As crisp fall weather comes in (finally) for some of us and snow is falling (and piling up) for others, we are happy to bring you our last issue for 2015. This is an eclectic issue with multiple articles we think you will find of interest!

We start with some original research from a new trial consultant (Alexis Knutson) who has developed a brief questionnaire to identify those who say they would disobey judicial instructions to not do research on the internet while they are serving as jurors. This is a new measure, called the Juror Internet Research Scale, and it is published for the first time anywhere, here in The Jury Expert. A trial consultant and a trial lawyer react to this new measure and the author replies to their reactions.

Then Diane Wiley summarizes a few years of discussion about how we might use “juror pledges” to keep jurors from doing that internet research during trial. Her article includes language from several pledges actually in use in some courtrooms. The idea is that a personalized pledge will let jurors know that it is important to stop using their phones habitually and automatically when they don’t understand something in hopes of finding clarification on the internet.

Speaking of courtrooms—did you know that schadenfreude is actually present in the courtroom a lot (on both sides of the aisle and even on the bench)? We have an article on schadenfreude in the courtroom from a group of researchers (Adele Mantiply, Michelle Jones and Stanley Brodsky) specializing in witness research and then an article from two practicing trial consultants (Alexis Forbes and Will Rountree) on preparing the non-English speaking or English-as-a-second-language witness. If you are preparing either of these sorts of witnesses, you’ll want to take a look at this article for tips and pointers—as well as information on the issues you (and your witness) will face.

Then we go back to more research—this time from two academics (Mykol Hamilton and Kate Zephyrhawke) on how you can help jurors acknowledge their biases without shame in voir dire. We have reactions to this one from two practicing trial consultants and then a spirited reply from the authors. Another research article published in this issue is from two researchers out of Arkansas (Christopher Peters and James Lampinen) focuses on using a novel task (i.e., a card sort) to see what jurors want to hear first about your case. A practicing trial consultant reacts to the work seeing it as a potentially useful addition to pretrial research.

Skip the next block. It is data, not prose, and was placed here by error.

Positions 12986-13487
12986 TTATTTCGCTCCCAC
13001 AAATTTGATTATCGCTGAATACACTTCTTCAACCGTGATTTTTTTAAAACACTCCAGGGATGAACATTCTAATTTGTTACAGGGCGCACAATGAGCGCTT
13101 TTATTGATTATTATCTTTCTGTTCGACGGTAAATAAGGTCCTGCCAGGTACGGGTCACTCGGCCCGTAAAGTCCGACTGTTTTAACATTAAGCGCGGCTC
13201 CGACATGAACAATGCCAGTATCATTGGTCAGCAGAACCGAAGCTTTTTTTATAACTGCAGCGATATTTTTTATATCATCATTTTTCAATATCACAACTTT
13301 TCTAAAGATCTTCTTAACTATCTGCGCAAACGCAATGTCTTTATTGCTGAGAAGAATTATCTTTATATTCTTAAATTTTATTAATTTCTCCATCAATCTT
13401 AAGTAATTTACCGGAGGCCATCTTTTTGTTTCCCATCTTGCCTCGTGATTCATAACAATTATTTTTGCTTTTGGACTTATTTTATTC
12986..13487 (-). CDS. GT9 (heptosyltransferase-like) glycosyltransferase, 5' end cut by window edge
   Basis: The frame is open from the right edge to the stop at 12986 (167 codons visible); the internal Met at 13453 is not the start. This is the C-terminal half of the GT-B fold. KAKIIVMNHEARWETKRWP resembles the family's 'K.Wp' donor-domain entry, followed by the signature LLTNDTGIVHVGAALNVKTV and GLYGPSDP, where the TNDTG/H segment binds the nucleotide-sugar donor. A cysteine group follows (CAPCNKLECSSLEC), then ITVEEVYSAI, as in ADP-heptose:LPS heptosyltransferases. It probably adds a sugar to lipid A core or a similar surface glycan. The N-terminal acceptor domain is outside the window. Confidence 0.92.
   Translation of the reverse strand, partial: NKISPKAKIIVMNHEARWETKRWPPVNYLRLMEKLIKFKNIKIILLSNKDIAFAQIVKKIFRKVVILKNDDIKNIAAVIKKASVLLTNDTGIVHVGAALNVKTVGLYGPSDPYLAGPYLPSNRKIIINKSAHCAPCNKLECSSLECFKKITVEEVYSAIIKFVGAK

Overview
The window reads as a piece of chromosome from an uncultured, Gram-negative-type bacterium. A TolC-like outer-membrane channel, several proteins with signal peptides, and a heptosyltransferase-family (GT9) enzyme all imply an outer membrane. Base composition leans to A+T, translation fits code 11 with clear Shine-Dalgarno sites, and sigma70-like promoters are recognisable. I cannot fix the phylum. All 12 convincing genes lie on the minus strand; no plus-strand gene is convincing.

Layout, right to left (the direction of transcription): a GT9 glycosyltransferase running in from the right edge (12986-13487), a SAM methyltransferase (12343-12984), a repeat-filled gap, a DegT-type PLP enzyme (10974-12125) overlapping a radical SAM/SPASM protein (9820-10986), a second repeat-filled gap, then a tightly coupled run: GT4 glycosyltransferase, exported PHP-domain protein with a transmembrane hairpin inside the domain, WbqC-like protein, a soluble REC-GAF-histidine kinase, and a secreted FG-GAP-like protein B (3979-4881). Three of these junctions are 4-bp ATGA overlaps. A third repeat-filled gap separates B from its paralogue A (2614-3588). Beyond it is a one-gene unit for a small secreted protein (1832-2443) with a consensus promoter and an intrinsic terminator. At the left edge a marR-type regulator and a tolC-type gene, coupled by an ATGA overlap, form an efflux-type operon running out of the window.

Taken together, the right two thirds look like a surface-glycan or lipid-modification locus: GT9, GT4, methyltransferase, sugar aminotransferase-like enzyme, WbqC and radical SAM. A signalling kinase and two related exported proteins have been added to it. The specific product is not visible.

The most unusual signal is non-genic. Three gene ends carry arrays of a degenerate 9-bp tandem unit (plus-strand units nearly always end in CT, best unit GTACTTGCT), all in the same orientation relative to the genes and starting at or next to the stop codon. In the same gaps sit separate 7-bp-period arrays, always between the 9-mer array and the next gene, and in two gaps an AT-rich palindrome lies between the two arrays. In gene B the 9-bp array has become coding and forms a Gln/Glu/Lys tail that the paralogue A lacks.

Then we move on to another strategies article—this one on lessons learned by two trial consultants (Doug Keene and Rita Handrich) from patent/IP pretrial mock jurors—from one end of the country to another including those uncommonly wise mock jurors in East and West Texas. And finally, we have more road warrior tips from traveling (and then traveling some more) trial consultants.

This entire issue is good to get your perhaps overly-carbohydrated brain back in training after eating too much and lying around napping. And if you’ve been trying to figure out something else to keep your brain stimulated over the next while, have we got a recommendation for you! Well, actually, we have two. As some of you know, it’s ABA Blawg 100 season and we want to put in a plug for two ASTC member blogs that have been recognized consistently for the past five and six years by that journal.

Ken Broda-Bahm blogs at The Persuasive Litigator and here is how the ABA Journal describes Ken’s blog: “Posts offer research-based persuasion strategies that lawyers can use in both the pretrial and trial phases of litigation in jury, bench or arbitration settings.” What must be added is that few people have Ken Broda-Bahm’s gifts of expression and his is a must-read blog if you are someone who enjoys thinking about how to improve your litigation advocacy.

Doug Keene and Rita Handrich blog at The Jury Room and here is how the ABA journal described their blog upon “induction” into the 2015 ABA Blawg 100 Hall of Fame: “Trial consultants Douglas Keene and Rita Handrich find the research to alternately back up what you think you already know about human psychology (Is rudeness contagious? Yes.) and alert you to the unexpected (Are “beer goggles” real? No.) Posts are both fascinating reads and lessons on how not to base your cases on stereotypical assumptions.”

Between reading this issue of TJE and then seeing if you would like to become a regular reader of either of these ABA-recognized blogs by ASTC member trial consultants, your brain will reward you by springing back to life after being in a carbohydrate-induced slumber. Enjoy it!

Rita R. Handrich, Ph.D.

Editor, The Jury Expert